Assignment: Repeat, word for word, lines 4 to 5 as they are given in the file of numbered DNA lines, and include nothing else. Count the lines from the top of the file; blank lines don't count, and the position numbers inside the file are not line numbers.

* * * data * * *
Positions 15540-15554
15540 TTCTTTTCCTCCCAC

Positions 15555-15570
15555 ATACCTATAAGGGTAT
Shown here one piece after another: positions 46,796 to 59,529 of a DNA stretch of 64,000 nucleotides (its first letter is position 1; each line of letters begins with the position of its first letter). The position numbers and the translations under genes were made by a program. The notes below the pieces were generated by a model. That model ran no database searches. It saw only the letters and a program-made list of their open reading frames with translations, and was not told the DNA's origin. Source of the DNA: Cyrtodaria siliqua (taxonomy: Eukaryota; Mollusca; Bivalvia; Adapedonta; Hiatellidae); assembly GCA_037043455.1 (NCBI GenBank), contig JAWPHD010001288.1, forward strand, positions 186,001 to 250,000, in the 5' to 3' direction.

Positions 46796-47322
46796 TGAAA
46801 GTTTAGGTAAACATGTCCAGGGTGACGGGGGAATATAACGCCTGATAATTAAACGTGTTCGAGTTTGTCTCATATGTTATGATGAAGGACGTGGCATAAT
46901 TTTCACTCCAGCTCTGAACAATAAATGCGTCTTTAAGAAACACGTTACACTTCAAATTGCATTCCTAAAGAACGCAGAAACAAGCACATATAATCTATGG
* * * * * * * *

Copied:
15555 ATACCTATAAGGGTAT
Shown here one piece after another: positions 46,796 to 59,529 of a DNA stretch of 64,000 nucleotides (its first letter is position 1; each line of letters begins with the position of its first letter). The position numbers and the translations under genes were made by a program. The notes below the pieces were generated by a model. That model ran no database searches. It saw only the letters and a program-made list of their open reading frames with translations, and was not told the DNA's origin. Source of the DNA: Cyrtodaria siliqua (taxonomy: Eukaryota; Mollusca; Bivalvia; Adapedonta; Hiatellidae); assembly GCA_037043455.1 (NCBI GenBank), contig JAWPHD010001288.1, forward strand, positions 186,001 to 250,000, in the 5' to 3' direction.